Broderick is one of the smartest, wonderfully cunning, wildly imaginative and endearingly eccentric people I know. I think I get what he was going for in the last production and bless his heart, he stood true to it. This time, the inspiration was just too grand and elaborate and it taxed our meager resources. The beautiful vision was allowed to drown out the cries of concern to scale down and trim the production. I hope he doesn’t feel less beloved by us for we know that the dreams he brings us are precious gifts but it is beyond our means, we are not worthy, to bring the more elaborate ones to fruition.

My observations about the theatre group came out of my personal explorations on the subject of failure, something I have a lot of personal expertise in. The fear of failure looms particularly fucking huge for me now as a business owner and as a parent. I type this next door to my dad’s office, which, even though it has two windows and mine only has one, remains untouched since his death nearly ten months ago. My dad had failed marriages and failed business ventures, some of which I cautioned him against sitting right next door in the office that is preferable to the one I use, and could be mine if I wanted it. Sometimes I feel small and timid and afraid to fail but then I remember my father’s funeral, which was packed to the rafters with people who truly loved him and I realize, he died a successful man. He didn’t listen to me. He fucked up and I forgive him and I still love him. In order to succeed you really need to be brave enough to fail.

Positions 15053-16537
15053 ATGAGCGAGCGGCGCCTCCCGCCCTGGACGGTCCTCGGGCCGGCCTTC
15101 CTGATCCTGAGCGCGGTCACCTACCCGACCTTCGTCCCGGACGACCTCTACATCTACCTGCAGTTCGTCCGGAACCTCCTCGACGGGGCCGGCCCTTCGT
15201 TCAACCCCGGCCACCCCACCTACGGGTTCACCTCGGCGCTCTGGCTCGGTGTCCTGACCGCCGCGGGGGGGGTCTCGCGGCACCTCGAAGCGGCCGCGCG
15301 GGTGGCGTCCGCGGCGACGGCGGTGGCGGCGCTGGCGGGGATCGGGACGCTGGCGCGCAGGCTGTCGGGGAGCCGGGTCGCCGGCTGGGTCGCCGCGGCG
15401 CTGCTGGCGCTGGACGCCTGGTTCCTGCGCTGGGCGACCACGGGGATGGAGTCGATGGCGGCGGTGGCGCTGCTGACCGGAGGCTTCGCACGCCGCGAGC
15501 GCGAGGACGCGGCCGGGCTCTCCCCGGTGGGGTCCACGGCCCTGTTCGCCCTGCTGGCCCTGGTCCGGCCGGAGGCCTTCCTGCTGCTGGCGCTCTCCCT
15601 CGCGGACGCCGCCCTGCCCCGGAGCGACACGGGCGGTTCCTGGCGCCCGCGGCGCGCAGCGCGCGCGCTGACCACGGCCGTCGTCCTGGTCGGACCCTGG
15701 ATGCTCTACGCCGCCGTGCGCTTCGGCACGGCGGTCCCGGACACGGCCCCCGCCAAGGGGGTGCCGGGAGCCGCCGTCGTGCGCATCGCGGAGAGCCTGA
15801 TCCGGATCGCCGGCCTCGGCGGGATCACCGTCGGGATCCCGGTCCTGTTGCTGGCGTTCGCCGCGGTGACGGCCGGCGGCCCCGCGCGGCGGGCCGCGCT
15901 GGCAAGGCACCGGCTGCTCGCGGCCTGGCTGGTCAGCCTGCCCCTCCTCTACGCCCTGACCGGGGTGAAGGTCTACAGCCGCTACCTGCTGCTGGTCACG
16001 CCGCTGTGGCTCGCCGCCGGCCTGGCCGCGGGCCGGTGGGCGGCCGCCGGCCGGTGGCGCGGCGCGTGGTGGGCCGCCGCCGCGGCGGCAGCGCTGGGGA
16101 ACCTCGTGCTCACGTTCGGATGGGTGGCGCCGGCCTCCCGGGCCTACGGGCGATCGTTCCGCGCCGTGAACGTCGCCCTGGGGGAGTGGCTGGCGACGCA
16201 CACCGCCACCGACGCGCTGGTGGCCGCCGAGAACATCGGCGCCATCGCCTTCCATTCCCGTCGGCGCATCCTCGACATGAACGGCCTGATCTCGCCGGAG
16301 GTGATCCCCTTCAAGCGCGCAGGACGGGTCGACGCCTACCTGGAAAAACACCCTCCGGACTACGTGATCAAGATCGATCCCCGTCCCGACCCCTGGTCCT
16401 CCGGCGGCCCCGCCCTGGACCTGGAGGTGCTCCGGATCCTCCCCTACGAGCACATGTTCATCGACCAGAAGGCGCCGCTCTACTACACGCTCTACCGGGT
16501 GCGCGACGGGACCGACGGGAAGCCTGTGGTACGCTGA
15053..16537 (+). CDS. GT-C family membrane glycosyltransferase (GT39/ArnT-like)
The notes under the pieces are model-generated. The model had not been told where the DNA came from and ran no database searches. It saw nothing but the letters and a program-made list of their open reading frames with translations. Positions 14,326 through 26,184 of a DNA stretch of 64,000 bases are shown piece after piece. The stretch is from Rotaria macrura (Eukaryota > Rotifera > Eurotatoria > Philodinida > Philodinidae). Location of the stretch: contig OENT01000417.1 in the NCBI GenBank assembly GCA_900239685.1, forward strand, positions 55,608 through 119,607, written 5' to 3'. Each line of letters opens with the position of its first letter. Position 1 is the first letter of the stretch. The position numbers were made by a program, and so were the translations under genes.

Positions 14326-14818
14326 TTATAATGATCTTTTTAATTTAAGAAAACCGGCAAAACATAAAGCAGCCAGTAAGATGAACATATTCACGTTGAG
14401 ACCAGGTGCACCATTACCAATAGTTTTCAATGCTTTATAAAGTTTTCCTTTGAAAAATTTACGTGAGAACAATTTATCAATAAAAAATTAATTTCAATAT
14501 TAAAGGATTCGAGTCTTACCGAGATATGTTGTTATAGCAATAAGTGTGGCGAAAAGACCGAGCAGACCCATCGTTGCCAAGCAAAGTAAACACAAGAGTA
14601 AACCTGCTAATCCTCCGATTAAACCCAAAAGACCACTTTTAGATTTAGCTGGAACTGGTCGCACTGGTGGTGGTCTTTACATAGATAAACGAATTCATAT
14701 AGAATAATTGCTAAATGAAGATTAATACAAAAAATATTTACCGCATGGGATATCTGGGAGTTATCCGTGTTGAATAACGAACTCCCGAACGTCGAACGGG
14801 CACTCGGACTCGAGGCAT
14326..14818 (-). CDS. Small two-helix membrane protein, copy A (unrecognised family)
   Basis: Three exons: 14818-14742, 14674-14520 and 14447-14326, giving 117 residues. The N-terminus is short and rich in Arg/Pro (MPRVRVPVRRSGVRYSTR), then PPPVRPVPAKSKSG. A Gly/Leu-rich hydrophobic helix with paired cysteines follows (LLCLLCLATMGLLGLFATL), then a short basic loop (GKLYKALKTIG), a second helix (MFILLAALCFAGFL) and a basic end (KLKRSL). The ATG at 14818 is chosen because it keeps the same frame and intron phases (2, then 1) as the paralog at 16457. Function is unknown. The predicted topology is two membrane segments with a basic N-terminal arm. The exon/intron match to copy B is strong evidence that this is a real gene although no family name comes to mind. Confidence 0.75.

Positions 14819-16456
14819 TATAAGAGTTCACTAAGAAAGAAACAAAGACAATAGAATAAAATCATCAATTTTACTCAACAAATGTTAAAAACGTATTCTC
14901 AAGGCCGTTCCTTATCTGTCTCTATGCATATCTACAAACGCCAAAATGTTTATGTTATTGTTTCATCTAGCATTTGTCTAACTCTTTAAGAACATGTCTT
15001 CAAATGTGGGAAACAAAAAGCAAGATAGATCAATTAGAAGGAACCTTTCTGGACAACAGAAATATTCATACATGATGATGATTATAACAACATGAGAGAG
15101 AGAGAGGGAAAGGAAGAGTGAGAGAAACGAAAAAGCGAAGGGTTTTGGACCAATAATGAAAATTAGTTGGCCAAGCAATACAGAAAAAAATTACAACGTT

My bravery has wavered this week. I have an emergency session with Leslie scheduled tomorrow which I made after two nights very shaky nights of insomnia. I am stronger today and that is because I said in words that I was afraid, and some who love me, and love me in success and failure and in upcloseness and farawayness, heeded the clarion and reached out with murmurs of comfort. I am still afraid to fail and I am awkward and graceless but I am loved. I pray that I am able to reciprocate the generosity of those who hold me stalwartly in their hearts when I am low or wrong or when I love them but not their plays.

Friday, June 6, 2008

Service with a Smile

It occurs to me what an asshole I am for going into paroxysms of pique when faced with the prospect of gassing my extremely safe, solid, heavy, premium-fuel-guzzling automobile. It is not just the price, although I always approved of higher prices as a means to limit American’s swinish oil consumption, but as the price does soar now it is hard to say this with as much conviction as I used to, particularly when the oil companies are showing record gains. I note that prices are over eight dollars a gallon in Europe. But, in addition to better baked goods, most of that continent is blessed with more efficient public transportation than there is here and a population that is willing to drive around in tiny cars.